Two years in Afghanistan under the Taliban Regime

The 15th of April 2021 was the day I said goodbye to my loved ones and to my beloved country thinking that I would return with new knowledge and experiences. To land on my favorite job, help my people with education, to support my family when I return. But little did I know that my dream would remain just a dream. 

It was difficult but enjoyable to move away from my homeland and live in a place where I don’t speak the language or understand the culture. In Bishkek, it was challenging to find people who spoke English; however, now that I’ve learned Russian, I can get by with a little bit of poor Russian. There were times when I got lost and ended up at a location with a one-story building. Then, I understood that I had left the city and was now in a village. Thankfully, I would run into folks who would be willing to guide me in the right direction. I found some very lovely locations when I got lost, including lovely ancient homes, my favorite kind of gardens, and other locations for photography. 

Aside from the enjoyment I experienced throughout my first few days, I missed my family. I did my best not to let it come through when I spoke to them, but my voice was always trembling. My coordinator at school had informed me that there would be a one-month winter break, and I would be able to travel to see my family, I told my father. Even if a month was less, returning was still beneficial. I started purchasing mementos for my family in July. I purchased my sister a pen and a bracelet, as well as a pair of earrings for my mother. 

My homesickness was getting worse by the day, but I tried to console myself by saying that I would return when things changed in August. 

One of my regular activities was listening to the news. In August, listening to the news about Afghanistan drove me mad. The Taliban were taking over one or two regions every day. Each Day that passed as provinces came into the Taliban’s hands made me more and more anxious. My family had to flee for their safety, leaving behind everything. I was suffering since I was unable to contact them for days. After many days, I was able to get in touch with them, but they were lying about where they were due to security concerns and because they did not want me to worry about them. Instead, they claimed that they were at home and that everything was OK. How was I supposed to not worry about them and how could  anything  be OK when the Taliban were gradually taking over the capital, Kabul.  Everyone I knew on Facebook and was in a conversation with was talking about how the Taliban were taking over the provinces. I was unable to eat or sleep. How was I supposed to, while my family was in hiding? All of these things were taking place as I was getting ready for the AUCA admission exam. I was unable to study because I could not concentrate.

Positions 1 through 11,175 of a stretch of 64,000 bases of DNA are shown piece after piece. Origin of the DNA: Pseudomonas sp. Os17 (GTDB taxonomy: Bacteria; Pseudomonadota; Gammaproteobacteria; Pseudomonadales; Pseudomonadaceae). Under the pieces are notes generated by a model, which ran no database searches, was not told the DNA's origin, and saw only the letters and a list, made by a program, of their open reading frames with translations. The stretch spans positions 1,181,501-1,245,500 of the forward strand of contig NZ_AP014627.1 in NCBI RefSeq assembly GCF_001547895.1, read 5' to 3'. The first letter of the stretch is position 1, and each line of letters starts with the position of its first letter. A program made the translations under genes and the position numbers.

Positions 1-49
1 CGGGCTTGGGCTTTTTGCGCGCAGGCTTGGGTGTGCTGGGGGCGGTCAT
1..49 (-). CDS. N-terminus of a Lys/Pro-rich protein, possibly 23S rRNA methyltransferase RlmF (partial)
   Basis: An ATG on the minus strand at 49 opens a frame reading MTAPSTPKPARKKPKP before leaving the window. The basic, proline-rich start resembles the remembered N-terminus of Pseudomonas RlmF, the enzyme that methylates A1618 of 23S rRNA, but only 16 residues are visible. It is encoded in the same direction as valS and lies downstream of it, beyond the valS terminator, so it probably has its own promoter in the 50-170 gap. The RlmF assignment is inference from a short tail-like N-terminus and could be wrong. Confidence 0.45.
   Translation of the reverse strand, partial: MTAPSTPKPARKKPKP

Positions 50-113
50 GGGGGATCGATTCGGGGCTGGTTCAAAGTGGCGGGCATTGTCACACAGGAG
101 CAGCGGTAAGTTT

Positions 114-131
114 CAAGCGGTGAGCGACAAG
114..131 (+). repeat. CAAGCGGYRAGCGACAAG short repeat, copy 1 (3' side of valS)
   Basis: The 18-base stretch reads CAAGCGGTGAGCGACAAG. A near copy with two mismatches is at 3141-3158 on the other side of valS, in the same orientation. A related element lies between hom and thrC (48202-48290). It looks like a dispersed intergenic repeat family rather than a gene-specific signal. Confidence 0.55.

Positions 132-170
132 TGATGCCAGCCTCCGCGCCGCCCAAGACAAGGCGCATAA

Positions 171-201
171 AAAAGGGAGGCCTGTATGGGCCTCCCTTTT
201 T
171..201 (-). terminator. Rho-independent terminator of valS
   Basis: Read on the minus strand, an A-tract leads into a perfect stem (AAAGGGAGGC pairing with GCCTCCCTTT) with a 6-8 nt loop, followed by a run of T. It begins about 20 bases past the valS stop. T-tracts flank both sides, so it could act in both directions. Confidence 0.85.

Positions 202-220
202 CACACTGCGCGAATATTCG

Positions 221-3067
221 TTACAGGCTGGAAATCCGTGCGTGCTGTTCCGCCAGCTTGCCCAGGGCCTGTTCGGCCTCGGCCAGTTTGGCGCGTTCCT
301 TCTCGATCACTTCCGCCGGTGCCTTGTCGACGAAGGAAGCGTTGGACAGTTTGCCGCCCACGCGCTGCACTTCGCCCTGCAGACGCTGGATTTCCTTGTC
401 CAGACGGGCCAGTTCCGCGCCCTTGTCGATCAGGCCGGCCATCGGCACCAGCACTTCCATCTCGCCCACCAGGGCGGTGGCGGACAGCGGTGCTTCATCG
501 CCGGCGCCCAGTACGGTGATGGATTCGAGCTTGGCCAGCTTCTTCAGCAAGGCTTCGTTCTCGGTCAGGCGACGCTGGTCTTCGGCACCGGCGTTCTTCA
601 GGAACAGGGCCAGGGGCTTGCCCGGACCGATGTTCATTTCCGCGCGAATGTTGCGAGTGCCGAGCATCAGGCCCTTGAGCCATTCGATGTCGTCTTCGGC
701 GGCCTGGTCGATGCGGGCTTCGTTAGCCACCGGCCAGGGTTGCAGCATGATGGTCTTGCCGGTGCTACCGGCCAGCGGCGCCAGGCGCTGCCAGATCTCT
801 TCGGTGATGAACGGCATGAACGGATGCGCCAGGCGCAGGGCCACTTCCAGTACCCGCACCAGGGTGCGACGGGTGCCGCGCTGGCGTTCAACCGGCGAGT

The Afghan president left the country on August 15th, leaving behind millions of people who had voted for him and chosen him to be their voice. Taliban soldiers landed in Kabul that day. People were in fear. Everyone frantically moved about. Some people were closing their businesses, others were leaving their homes, while others who worked for the government or an NGO changed into a different outfit. Everyone attempted to protect their families and themselves. A video of Afghans racing to the airport, shoving or stepping on one another to board the US military jet, with some even hanging over the front wheels of the aircraft went viral. Two persons were seen falling from the sky in the footage after the jet took off. The shock I felt while watching the video lasted for days. It was a mess. It demonstrated how afraid people are of the Taliban and how many are prepared to leave the nation under any circumstances.  

 As soon as I learned what had happened, one of my former coworkers called me. His breathing was brisk, his voice trembling. I asked him about his well-being and he asked about my family. I told him that they were in Bamyan. He replied: “Tell your father to leave Bamyan as soon as he can” he retorted. As soon as I heard this, I hung up the phone and called my family immediately. No one picked up. I kept calling, and calling, but no answer. Every time I called and got no answer, I felt as though I were being pulled to the ground. Though I kept assuring myself they would be secure, my thoughts would not go away. I was left with no choice except to pray. After numerous failed attempts, I was finally able to speak with my parents that day. I was very insistent that they leave the country. They declined, remaining in Bamyan. 

It was unsafe to travel to Kabul as well. When the Taliban first controlled Afghanistan, they launched rockets into several Kabul neighborhoods while battling with other organizations, killing thousands of civilians. Predictably, the same thing happened this time.

After the 15th of August, everyone rushed towards the airport, trying to find a way to pass the gates and reach the US military to get an allowance to enter the airplane. People were stepping on each other, not looking who was in front or behind, they just kept moving forward. Military personnel were screaming and cursing but no one was listening. Everyone showed them a paper they had. In the provinces, people had run to the mountains with whatever they were wearing. Most people lost their infants while escaping from thirst, hunger, and cold. Because people could not tolerate it, they came back to their homes. In Kabul, going to the airport had become a race. 

I did not witness any of this but later in June of 2022, my roommate who was evacuated by AUCA and experienced this trauma, told me how she had to wake up early, how she had to tolerate the harsh sun and the thirst, how children were crying and how everyone was pushing each other. I was crying as I listened to her talk. I was in pain knowing people had to see and experience that incident.